Bit? Bitless?? Hackamore???

I am currently struggling with finding a bit/bitless bridle that works on my horse.

He is a 12-13yr sport horse and has more go than woah! He’s HATES having a bit; puts his head down to evade, chomps, speeds up… the whole shabang. I usually ride with a light hand until he starts to speed up and refuses to listen so it can also be rider error. We’ve had his teeth done and regular chiropractor appointments to make sure there’s not a more serious underlying issue.

He goes much better in a bitless but there’s still the chomping issue and sometimes disregard for my transition cues. I believe lot of this will improve with consistency but I was hoping to see if anyone had recommendations/suggestions/similar issues

Thank you!

It took trying many bits to find 3 bits my horse will ride in with a quiet mouth. No chomping gaping mouth open shaking his head. He was quite annoying to ride when he wasn’t liking the bit. Here’s what he rides in now responsive light touch on reins,compared to tugging and being just a dink. He rides western not english.[ATTACH=JSON]{“alt”:“Click image for larger version Name: TE007968.jpg Views: 1 Size: 9.6 KB ID: 10053133”,“data-align”:“none”,“data-attachmentid”:“10053133”,“data-size”:“small”}[/ATTACH]


Not sure what you’ve tried but mine hates metal bits. When I first got her we rode in a metal bit and she was always chomping on it and shaking her head. Changed to a double jointed happy mouth and never had a problem. Recently I went to a bitless. I started with just using the halter and than bought a bitless bridle and she’s been happy. If the option is there I’d try borrowing bits from other people until you find something so you don’t end up spending a lot of money and having a large pile of bits that don’t work.

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So glad to hear that Flash/Tazy/TJ/Tango pulled through that colic a few weeks ago – you had us all worried when you disappeared before letting us know how it turned out.

How wonderful that he’s stopped tugging because he likes these very severe bits so much… way to keep your horse from “being a dink” through better horsemanship!

OP, there are a lot of factors that would go into a bit recommendation – what sort of riding do you do with this sporthorse? What have you tried so far? Does he have any unusual mouth anatomy (e.g. low palate, short smile, fleshy lips) that might affect his bit preferences?

And secondly, are you sure this is a bit issue? For example, I’ve known horses who were very fussy with pretty much any bit in a regular noseband, but who are quiet in a drop or certain anatomical bridles. And I’ve known even more horses whose contact issues were 100% training related.

The fact that you’ve had similar results in a bitless bridle suggests to me that this might not be a bit problem after all. Do you have a trainer who can help you work through this? Contact issues can be tricky to solve and sometimes having professional eyes on the ground is the most effective way to make progress. Not to mention that they might be able to help with recommendations or perhaps even letting you borrow from their collection if they think a different bit would help.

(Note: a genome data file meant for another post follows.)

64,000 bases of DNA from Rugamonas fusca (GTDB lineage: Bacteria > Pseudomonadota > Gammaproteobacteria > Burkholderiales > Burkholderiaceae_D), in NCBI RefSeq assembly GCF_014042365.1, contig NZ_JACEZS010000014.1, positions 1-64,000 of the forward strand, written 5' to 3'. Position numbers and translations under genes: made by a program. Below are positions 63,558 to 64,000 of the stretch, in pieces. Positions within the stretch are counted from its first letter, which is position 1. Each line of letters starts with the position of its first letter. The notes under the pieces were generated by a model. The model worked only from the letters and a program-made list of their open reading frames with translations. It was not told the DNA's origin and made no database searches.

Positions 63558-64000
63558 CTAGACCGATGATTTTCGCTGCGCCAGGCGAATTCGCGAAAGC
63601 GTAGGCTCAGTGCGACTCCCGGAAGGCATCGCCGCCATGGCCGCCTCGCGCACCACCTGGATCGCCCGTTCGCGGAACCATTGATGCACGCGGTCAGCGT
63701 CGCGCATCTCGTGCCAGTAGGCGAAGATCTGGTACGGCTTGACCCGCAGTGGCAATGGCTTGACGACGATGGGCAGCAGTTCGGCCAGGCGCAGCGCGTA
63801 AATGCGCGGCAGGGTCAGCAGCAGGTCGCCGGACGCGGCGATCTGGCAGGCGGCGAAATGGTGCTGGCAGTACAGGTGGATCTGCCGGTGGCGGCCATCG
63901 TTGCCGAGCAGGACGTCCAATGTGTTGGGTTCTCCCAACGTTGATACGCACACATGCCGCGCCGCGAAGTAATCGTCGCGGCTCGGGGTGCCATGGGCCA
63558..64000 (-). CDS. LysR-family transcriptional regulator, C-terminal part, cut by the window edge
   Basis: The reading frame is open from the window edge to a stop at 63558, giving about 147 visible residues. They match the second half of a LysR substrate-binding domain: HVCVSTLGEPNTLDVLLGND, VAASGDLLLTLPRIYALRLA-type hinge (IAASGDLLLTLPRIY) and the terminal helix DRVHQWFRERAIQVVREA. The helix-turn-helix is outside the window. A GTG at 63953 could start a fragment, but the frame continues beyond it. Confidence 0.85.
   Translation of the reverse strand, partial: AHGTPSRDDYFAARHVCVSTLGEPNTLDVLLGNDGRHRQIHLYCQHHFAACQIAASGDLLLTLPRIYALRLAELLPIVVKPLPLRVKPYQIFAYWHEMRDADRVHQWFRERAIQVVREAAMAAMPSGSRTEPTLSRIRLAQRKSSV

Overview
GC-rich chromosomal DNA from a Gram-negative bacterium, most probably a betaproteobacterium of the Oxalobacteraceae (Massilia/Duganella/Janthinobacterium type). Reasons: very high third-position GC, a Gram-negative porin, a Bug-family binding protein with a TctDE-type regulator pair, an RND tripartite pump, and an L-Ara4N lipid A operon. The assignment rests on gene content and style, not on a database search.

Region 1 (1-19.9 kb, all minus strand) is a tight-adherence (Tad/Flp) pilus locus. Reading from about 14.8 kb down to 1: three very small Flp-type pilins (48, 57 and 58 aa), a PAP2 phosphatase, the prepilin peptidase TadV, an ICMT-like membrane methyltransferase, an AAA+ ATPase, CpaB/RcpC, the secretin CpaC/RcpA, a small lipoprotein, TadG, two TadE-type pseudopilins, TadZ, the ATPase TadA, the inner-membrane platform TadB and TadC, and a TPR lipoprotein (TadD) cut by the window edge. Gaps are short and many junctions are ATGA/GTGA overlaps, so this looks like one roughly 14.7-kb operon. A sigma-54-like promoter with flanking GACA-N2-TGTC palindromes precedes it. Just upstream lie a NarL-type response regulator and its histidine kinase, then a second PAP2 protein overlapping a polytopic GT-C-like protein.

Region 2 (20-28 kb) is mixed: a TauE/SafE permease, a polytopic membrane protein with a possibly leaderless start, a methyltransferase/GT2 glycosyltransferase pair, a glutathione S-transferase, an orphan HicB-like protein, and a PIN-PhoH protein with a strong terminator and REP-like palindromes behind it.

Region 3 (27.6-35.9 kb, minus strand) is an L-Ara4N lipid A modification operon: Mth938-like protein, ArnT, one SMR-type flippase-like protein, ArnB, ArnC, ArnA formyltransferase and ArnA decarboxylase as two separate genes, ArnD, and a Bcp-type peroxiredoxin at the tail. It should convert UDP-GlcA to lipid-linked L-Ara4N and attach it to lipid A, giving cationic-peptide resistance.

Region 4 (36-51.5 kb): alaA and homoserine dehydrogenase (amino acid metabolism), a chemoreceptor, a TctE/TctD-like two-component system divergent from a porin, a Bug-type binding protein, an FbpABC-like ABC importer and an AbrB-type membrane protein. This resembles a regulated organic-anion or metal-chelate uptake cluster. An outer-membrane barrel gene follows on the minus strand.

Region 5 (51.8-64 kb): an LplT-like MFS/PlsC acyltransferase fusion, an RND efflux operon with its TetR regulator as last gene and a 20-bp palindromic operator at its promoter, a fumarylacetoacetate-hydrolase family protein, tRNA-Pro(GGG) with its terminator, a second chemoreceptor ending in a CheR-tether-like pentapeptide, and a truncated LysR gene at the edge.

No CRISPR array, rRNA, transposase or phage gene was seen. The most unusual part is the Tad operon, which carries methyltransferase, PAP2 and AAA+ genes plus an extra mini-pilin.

The key is teaching the horse the correct response to a cue, not catering to what he “likes” or doesn’t “like.” Sounds like your horse was never really taught whoa. It’s a training issue. If you think he has mouth or teeth issues, stick with a rope halter to work on whoa.

My newish, supposed to be a lesson horse mare, was also very fussy with a bit. She was still obedient, but was always fussing with her tongue, and in those moments, the bit had little effect. I switched her to a gentle side pull to see what happened: she STILL plays with her tongue and flaps her lips when she gets nervous, but it no longer interferes with riding. (She also fusses with her lips/tongue in the barn: it’s just her thing…we call her “Mrs. Ed”.)

The last thing I would want to do was what her old owner did, and tie her mouth shut as the issue will resolve itself when the horse becomes more relaxed and confident in her training/riding.

It’s more complicated as your beast is older, but I would still go back to basics, and I would consider bitless. You could even go with a “double bridle” and have a bitless bridle and a bit. Then you can use the bit for light aids, and the bitless for stronger “do it now” aids. This might help stop the cycle of resistance you have discovered, and give you more confidence to be stronger with your transition aids.

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Just based on what you’ve written it seems like you have two issues: one is a training issue, one is a bitting issue. It’s hard to say which is the primary issue. I had a horse that absolutely hated bits. He had a low palate and a thick tongue. I rode him bitless in an LG bridle, which is kind of a cross between a hackamore and a side pull. He was much happier than he ever was with a bit.

It took me several tries to find a bit that my current mare liked. She was very fussy and didn’t want to take contact until I tried a mullen mouth snaffle (peewee bit). Once I found that bit, she settled in and started taking contact.

Can you post pictures of what exact bits you have tried so far?

I do think you ultimately have a training issue. While it is important to consider the horse’s preferences and use a bit they like the best, you still should be capable of riding in ANY bit with your horse — because you have trained them well enough to go in anything.